My grandmother was part of my birth and my growing. I was born in a small hospital in Cullman, Alabama. My mother, one of nine children, lived with my grandmother for the first year after my birth while my father looked for a job and a place for his new family to live — not an easy task in the years immediately following World War II. My parents had met in Mobile, Alabama, during wartime. My father worked as a mechanic on the Memphis Belle, a military aircraft, and my mother tested bomb connections in a munitions factory. They married as the war was coming to an end, at a time when housing was scarce or nonexistent and jobs were even harder to find. My mother was also ill; my birth had been difficult and not well-tended. My grandmother brought me back to her house in the Alabama mountains, bathed me and rocked me during the first year of my life, and sang lullabies to me as my mother regained her strength.
When I was one year old, my parents moved to Memphis, Tennessee. My father had found work as a mechanic in a new GE lamp plant, where Christmas-tree lights were made. Our house was in the rural outskirts of the city, a cotton-market boomtown steeped in the traditions of the Mississippi Delta: blues, Beale Street, rock 'n' roll, and the Peabody Hotel, the social embodiment of King Cotton. I grew up at a time when the city was swept away by its infatuation with one of its more famous residents, Elvis Presley — a tangible icon who signed autographs and passed out presents to throngs of children in the local five-and-dimes.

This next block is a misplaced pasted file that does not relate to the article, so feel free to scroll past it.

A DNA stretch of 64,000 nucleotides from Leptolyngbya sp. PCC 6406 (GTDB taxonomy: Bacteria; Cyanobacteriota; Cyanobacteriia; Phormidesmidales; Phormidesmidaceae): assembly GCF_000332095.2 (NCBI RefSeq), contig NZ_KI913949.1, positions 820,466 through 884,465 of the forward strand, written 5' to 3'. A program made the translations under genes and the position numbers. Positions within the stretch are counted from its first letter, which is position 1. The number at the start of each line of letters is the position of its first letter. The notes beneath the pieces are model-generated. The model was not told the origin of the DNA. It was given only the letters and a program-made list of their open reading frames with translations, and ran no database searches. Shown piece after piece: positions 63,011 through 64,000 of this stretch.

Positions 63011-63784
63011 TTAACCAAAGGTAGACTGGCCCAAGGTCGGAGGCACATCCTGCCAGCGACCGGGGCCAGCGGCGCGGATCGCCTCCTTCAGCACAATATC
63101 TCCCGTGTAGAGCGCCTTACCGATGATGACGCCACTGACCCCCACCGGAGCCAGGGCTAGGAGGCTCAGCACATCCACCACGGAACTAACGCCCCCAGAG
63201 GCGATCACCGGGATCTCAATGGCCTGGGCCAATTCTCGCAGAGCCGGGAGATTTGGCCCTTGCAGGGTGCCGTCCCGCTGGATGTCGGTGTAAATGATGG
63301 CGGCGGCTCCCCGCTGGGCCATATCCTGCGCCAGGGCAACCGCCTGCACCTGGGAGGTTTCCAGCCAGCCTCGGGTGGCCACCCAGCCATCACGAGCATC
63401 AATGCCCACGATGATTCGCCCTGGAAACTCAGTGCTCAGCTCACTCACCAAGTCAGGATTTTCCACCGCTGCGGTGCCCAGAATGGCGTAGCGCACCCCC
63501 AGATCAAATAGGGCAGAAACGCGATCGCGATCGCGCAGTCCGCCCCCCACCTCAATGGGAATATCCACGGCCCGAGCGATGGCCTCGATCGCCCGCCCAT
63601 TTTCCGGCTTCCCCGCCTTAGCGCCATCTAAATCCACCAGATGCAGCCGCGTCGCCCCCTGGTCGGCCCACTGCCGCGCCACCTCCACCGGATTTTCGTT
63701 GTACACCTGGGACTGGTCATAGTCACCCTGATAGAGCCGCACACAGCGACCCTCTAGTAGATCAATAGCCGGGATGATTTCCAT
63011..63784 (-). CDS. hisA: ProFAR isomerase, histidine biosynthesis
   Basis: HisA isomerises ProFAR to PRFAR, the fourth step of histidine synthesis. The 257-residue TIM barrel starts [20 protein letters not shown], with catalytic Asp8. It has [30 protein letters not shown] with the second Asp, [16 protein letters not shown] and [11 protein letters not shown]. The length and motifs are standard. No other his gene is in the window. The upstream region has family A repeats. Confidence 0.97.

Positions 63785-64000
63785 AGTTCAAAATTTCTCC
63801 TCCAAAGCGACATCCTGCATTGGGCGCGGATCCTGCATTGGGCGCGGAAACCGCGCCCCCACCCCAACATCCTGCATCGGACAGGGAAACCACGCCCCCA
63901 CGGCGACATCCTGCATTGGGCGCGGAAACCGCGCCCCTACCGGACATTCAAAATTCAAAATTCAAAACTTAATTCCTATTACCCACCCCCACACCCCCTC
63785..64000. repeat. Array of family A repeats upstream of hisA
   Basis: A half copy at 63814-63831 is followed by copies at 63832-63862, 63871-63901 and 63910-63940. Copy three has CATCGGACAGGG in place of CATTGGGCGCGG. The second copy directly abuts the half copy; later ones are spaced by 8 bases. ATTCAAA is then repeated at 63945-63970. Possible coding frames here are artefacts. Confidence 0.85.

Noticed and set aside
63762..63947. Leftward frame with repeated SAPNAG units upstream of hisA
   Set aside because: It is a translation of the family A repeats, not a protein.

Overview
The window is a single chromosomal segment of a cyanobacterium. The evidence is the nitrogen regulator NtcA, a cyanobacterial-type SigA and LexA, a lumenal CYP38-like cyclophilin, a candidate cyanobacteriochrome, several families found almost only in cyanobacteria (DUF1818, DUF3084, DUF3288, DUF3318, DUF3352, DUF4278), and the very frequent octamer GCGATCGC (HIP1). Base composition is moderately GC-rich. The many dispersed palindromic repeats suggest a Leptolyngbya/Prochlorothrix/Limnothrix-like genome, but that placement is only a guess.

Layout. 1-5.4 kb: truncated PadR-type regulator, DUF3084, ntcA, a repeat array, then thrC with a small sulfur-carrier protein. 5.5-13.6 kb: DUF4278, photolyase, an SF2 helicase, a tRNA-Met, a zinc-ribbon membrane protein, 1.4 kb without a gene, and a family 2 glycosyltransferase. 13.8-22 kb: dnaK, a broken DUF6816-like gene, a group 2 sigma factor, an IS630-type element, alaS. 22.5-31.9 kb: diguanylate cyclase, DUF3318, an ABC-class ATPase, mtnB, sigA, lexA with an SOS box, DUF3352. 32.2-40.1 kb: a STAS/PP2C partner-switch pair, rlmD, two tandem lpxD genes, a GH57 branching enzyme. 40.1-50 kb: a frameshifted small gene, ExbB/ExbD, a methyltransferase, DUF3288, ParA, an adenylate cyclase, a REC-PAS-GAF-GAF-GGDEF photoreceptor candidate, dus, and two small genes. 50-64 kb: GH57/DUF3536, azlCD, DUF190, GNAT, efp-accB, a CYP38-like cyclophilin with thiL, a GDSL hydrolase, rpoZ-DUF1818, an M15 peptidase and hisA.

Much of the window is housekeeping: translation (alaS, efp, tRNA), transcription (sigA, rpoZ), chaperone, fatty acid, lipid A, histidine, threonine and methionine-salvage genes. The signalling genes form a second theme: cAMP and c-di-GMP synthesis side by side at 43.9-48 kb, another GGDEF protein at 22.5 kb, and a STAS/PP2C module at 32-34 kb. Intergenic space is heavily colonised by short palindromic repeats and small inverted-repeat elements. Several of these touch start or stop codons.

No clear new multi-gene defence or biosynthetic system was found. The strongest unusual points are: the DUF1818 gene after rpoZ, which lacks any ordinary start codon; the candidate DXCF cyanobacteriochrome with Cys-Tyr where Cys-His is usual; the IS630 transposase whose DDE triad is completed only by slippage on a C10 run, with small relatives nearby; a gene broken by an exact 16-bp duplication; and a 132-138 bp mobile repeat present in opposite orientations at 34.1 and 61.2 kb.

The home I grew up in was a small, government-built house that my parents purchased before the landscaping was even completed. Engulfed by the sprawling city of Memphis, the property had originally been surrounded by dirt roads, fields, and the large old sweet-gum trees that now bordered the new driveways. One of those massive sweet-gum trees grew near the end of our driveway, where a gleaming white concrete sidewalk had just been poured. One of my earliest memories was of watching the tires of my tricycle crush the bulbous green seed bouquets of the sweet-gum tree into the white grains of the new sidewalk. The new driveways glared against the remains of the old forests that had once comprised the larger landscape of the Otsby Plantation. The plantation, already reduced to the size of a large city lot when I was a child, disappeared by the time I grew up, giving way to low-income housing, an indifferent kind of slavery perhaps just as insidious to a neighborhood as the slavery that provided the livelihood of its earlier population.
playmates in paradise